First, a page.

The University of Maine

 

Calendar  |  Campus Map  | 

About UMaine | Student Resources | Prospective Students
Faculty & Staff
| Alumni | Arts | News | Parents | Research


division
 Contentsdivision
 President's Messagedivision
 Student Focus
division
 Connection
division
 Insightsdivision
 Last Impressiondivision
 UMaine Foundationdivision
 On the Coverdivision

November/December 2007 Cover


division
 Current Issuedivision
 About UMaine Today
division
 Past Issues
division
 
 
Subject Areasdivision
 UMaine Home
division
 



 

UMaine Today Magazine


Connection

Mackenzie Rowe of Kennebunk works in one of the raised beds used for demonstration at the Kids Can Grow teaching site in Springvale. She is one of nearly 250 youngsters ages 7–12 who have participated in the Kids Can Grow program since its start in 1999 by University of Maine Cooperative Extension in York County.
Mackenzie Rowe of Kennebunk works in one of the raised beds used for demonstration at the Kids Can Grow teaching site in Springvale. She is one of nearly 250 youngsters ages 7–12 who have participated in the Kids Can Grow program since its start in 1999 by University of Maine Cooperative Extension in York County.

 Photo by Frank Wertheim

Links related to this story
 

Kids can grow

In York county in southern Maine, flower and vegetable seeds are used to grow and nurture self-esteem in children. They are among the supplies distributed to youngsters ages 7–12 in the Kids Can Grow program that, since 1999, has provided the knowledge and mentoring children need to establish their own raised bed gardens.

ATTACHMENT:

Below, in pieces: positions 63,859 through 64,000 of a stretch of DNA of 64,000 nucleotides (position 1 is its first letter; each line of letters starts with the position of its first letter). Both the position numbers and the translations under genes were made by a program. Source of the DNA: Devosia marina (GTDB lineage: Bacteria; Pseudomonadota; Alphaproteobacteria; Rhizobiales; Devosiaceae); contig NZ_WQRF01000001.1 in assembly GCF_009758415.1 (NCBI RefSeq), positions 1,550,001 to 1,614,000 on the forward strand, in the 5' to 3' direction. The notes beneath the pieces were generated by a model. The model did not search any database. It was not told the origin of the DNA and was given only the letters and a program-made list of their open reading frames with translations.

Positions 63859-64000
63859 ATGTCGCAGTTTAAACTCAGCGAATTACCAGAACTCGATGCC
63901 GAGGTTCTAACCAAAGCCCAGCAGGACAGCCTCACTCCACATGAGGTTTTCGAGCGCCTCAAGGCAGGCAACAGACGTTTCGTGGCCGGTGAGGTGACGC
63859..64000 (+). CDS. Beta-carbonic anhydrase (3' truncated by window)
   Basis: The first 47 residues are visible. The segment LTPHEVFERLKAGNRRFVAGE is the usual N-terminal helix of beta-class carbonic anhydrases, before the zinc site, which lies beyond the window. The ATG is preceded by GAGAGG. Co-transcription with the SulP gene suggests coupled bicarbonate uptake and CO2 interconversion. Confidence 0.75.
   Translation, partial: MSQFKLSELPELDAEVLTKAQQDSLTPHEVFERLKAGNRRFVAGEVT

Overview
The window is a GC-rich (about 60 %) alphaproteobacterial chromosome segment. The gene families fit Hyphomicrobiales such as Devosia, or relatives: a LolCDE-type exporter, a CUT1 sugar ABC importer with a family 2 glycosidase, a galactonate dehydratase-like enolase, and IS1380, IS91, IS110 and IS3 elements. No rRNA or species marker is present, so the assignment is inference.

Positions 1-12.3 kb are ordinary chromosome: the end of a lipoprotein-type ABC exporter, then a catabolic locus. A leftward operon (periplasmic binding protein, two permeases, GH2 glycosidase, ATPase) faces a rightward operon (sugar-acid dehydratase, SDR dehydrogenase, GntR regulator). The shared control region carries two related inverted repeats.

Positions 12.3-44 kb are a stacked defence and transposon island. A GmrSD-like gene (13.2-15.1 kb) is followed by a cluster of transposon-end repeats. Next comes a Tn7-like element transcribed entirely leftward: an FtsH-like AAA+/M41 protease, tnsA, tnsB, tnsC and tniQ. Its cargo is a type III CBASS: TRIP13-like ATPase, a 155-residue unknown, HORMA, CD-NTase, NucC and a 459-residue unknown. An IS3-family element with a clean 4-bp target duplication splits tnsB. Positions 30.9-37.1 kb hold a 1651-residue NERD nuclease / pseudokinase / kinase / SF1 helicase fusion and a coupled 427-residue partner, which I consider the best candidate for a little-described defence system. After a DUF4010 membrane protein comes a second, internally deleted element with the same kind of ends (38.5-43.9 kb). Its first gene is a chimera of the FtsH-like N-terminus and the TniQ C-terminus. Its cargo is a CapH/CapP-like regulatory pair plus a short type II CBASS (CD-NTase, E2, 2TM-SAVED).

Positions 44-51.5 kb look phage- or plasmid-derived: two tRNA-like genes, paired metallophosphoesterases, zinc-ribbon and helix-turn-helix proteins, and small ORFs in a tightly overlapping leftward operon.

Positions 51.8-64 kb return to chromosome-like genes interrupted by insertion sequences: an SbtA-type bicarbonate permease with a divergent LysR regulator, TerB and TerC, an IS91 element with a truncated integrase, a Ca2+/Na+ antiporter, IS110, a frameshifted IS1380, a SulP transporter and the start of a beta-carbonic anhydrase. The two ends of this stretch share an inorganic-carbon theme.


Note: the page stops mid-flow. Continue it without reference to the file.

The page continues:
Kids Can Grow is now a national model that has been adopted in other states.

"I've been blown away with how popular it is with kids, parents and teachers," says Frank Wertheim, the University of Maine Cooperative Extension educator who started Kids Can Grow. "By getting their hands in the earth when they're young, we hope to kindle an interest that could turn into a life-long hobby. We also hope to instill excitement and pride in growing their own food."

Up to 30 children each summer join the program, often hearing about it from their friends and siblings. They gather monthly from April–August to learn how to make and maintain 3-foot by 5-foot raised bed gardens at the teaching site in Springvale. They use the "square-foot gardening" technique developed by Mel Bartholomew to "grow more in less space."

With the help of Extension Master Gardener mentors and simple supplies, the aspiring green thumbs start their own gardens in their backyards. For children living in more urban areas, Wertheim and the other adult volunteers help establish garden plots in their communities, close to their homes.

Each child pays $20 to get the loam, compost, lumber and seeds needed for his or her raised bed garden. York County Master Gardener Association subsidizes the program and local businesses donate some of the supplies to keep the cost affordable.

Master Gardener mentors work with the young gardeners at their homes, guiding their success and inspiring confidence. Some of the mentors spend up to 40 hours cultivating a love of gardening.

As the growing season progresses, the Kids Can Grow monthly meetings focus on gardening-related activities, including nutrition. The summer culminates with displays at the county fair, and a harvest dinner. Produce from the teaching garden is harvested by the children and donated to area food pantries as part of Extension's Plant a Row for the Hungry.

UMaine Today Magazine
Department of University Relations
5761 Howard A. Keyo Public Affairs Building
Phone: (207) 581-3744 | Fax: (207) 581-3776


The University of Maine
, Orono, Maine 04469
207-581-1110
A Member of the University of Maine System